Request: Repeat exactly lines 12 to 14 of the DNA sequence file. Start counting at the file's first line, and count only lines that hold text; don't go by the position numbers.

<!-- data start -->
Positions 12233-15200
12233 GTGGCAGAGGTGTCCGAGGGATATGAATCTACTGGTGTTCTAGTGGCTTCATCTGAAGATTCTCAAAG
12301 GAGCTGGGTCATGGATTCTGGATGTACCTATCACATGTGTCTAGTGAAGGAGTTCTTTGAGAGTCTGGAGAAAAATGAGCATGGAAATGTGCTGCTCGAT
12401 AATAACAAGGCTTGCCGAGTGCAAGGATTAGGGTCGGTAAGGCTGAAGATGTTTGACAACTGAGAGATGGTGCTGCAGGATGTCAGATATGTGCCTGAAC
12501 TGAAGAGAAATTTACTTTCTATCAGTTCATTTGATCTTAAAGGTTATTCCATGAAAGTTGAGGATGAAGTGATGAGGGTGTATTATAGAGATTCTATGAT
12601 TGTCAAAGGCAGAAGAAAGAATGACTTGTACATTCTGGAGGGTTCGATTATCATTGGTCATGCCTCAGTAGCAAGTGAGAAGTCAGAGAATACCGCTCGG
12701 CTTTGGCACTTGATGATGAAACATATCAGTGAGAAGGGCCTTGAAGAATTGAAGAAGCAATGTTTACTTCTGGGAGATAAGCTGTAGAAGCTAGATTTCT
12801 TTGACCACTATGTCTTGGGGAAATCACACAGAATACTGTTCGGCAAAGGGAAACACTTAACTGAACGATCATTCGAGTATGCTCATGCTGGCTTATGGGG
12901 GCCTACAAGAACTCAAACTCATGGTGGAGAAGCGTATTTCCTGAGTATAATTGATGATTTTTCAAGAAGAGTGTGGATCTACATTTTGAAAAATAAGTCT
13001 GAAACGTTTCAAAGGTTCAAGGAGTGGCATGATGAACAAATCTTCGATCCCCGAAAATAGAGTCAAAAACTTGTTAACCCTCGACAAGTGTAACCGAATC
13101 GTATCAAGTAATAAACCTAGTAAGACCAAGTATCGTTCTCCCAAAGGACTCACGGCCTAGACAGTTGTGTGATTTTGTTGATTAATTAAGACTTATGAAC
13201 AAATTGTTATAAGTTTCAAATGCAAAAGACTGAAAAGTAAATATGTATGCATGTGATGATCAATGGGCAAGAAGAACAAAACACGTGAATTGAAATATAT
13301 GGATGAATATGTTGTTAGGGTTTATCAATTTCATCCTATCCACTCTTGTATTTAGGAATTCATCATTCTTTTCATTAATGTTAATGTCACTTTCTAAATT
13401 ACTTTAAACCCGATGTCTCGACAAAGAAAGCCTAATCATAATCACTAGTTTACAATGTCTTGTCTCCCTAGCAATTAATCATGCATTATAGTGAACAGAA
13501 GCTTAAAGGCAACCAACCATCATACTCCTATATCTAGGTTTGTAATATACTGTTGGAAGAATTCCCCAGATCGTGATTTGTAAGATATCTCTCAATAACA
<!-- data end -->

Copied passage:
13201 AAATTGTTATAAGTTTCAAATGCAAAAGACTGAAAAGTAAATATGTATGCATGTGATGATCAATGGGCAAGAAGAACAAAACACGTGAATTGAAATATAT
13301 GGATGAATATGTTGTTAGGGTTTATCAATTTCATCCTATCCACTCTTGTATTTAGGAATTCATCATTCTTTTCATTAATGTTAATGTCACTTTCTAAATT
13401 ACTTTAAACCCGATGTCTCGACAAAGAAAGCCTAATCATAATCACTAGTTTACAATGTCTTGTCTCCCTAGCAATTAATCATGCATTATAGTGAACAGAA